At least six police officers and three protesters have been killed in western Nepal in clashes during demonstrations over a proposed new constitution, an official has said.
Government Administrator Raj Kumar Shrestha told the AP news agency that protesters in Kailali district had attacked police enforcing a curfew.
The official said thousands of protesters attacked the officers with spears, knives and stones.
The wounded have been taken to the regional hospital and the death toll is expected to rise.
The AFP news agency put the death toll of police officers killed at seven.
A new national constitution presented in parliament on Sunday aims to restructure Nepal as a federal state made up of seven provinces.
The protesters argue that the new borders will discriminate against historically marginalised communities.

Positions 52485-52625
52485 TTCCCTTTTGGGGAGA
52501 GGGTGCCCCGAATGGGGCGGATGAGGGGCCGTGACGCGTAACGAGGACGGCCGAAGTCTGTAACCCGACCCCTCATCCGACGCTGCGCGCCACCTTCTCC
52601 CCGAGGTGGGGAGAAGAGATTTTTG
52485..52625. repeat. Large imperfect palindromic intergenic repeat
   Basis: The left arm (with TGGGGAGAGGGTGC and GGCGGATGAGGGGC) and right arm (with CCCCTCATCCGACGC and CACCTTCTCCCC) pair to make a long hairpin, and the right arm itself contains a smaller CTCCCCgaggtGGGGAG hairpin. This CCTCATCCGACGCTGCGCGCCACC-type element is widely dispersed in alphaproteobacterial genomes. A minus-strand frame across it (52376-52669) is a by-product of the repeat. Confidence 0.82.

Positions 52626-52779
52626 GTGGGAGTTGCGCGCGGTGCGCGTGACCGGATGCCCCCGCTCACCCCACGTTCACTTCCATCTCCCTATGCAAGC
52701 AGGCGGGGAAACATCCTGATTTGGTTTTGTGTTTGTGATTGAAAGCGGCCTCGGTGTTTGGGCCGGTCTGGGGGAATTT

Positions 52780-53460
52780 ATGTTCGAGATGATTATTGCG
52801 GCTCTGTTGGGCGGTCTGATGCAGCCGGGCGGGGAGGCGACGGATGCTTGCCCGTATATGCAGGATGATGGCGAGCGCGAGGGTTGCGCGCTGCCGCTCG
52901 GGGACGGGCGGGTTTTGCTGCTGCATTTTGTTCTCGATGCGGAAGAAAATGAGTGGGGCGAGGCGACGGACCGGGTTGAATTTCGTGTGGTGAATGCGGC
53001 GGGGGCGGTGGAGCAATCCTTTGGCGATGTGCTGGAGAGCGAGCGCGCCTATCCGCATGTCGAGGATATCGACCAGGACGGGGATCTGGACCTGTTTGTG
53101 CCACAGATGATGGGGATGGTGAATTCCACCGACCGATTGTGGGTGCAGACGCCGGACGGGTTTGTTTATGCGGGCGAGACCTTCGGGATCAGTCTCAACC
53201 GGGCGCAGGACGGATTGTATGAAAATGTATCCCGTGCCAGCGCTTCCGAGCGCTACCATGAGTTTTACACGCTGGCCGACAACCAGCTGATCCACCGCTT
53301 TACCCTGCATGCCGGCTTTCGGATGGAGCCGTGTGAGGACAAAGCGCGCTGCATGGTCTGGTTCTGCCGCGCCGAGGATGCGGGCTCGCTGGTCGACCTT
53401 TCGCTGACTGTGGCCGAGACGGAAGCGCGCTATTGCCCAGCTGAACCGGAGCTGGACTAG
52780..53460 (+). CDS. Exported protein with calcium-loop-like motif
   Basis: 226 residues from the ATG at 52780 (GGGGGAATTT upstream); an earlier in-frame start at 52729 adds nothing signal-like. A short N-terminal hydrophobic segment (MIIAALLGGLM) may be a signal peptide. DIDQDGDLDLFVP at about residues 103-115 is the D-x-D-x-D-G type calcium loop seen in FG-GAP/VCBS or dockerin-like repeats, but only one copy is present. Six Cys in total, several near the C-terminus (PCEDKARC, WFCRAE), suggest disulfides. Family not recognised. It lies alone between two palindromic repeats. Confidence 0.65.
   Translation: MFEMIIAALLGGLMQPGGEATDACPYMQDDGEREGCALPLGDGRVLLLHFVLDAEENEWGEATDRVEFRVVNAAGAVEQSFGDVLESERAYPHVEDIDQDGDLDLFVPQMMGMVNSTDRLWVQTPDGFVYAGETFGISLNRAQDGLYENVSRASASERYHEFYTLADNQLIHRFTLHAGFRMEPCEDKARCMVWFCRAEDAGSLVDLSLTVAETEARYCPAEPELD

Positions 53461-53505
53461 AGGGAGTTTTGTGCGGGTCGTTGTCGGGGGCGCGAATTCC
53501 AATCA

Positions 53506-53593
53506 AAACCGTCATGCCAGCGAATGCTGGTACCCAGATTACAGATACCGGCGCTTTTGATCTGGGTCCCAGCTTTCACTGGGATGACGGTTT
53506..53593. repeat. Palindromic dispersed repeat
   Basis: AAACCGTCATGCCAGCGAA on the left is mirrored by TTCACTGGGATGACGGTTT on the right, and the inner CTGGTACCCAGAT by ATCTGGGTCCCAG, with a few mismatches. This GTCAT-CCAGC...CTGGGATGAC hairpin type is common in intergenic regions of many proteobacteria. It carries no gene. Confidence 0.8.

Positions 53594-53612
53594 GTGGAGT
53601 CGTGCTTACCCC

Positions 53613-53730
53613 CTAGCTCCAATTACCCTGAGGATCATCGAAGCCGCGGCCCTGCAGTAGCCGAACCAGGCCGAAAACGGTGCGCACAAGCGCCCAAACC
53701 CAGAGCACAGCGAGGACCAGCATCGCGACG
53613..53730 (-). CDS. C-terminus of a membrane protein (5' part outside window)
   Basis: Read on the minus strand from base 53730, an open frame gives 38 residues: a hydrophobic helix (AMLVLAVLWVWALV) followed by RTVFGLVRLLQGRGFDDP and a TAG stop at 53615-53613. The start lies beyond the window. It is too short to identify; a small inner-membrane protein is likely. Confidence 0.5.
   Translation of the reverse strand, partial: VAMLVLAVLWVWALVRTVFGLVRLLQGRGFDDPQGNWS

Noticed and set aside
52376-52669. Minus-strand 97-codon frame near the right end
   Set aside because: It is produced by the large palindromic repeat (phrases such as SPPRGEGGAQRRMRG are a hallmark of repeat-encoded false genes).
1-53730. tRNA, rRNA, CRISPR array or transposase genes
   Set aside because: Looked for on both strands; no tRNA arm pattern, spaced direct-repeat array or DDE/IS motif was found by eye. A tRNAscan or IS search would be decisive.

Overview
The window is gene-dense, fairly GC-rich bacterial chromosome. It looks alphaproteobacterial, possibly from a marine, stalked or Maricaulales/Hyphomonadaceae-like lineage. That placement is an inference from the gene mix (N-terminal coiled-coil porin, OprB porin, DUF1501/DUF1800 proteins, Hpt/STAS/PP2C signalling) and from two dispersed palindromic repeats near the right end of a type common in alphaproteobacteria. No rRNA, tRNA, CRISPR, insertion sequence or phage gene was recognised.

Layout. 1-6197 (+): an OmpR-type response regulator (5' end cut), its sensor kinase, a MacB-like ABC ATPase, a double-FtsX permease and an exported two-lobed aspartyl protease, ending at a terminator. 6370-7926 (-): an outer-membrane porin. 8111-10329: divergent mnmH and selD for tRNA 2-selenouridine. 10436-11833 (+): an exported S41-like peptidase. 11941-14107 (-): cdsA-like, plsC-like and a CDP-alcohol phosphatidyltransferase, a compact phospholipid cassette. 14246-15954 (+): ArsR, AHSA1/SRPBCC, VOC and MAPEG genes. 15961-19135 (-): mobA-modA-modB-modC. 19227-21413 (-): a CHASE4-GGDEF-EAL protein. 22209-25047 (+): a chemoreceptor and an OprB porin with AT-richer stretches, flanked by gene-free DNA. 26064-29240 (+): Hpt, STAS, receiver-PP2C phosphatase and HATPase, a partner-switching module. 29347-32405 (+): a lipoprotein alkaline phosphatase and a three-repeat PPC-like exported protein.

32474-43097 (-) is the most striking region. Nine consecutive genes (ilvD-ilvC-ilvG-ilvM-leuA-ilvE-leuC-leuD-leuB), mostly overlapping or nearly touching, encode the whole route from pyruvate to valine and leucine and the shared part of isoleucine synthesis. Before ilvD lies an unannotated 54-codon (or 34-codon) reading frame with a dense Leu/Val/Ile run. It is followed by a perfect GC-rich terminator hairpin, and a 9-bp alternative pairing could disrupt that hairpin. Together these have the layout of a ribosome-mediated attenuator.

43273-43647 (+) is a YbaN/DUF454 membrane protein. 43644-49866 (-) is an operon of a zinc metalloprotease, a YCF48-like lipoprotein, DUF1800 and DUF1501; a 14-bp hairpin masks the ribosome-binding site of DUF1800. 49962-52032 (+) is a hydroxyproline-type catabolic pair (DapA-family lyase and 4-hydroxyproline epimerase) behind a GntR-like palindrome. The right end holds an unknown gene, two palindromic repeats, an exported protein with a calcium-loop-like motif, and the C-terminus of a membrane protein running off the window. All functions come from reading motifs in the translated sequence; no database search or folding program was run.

Monday’s violence erupted as members of the Tharu ethnic minority had demonstrated to demand their own separate province.
Home Minister Bam Dev Gautam said the government would send troops to the area to try to bring the situation under control, and appealed for calm.
“At a stage when we are heading to a new era … we must call on people to not be involved in activities that disturb social harmony and ignite ethnic hatred,” Gautam told politicians.
He said the area had been declared a “riot-stricken zone” and the army deployed.
Nepal’s main parties struck a breakthrough deal on the charter in June after April’s devastating earthquake helped end years of wrangling that had left the impoverished Himalayan nation in political turmoil.
Work on a new national constitution began in 2008, two years after the end of a decade-long Maoist insurgency that left an estimated 16,000 people dead and brought down the 240-year-old Hindu monarchy. Al Jazeera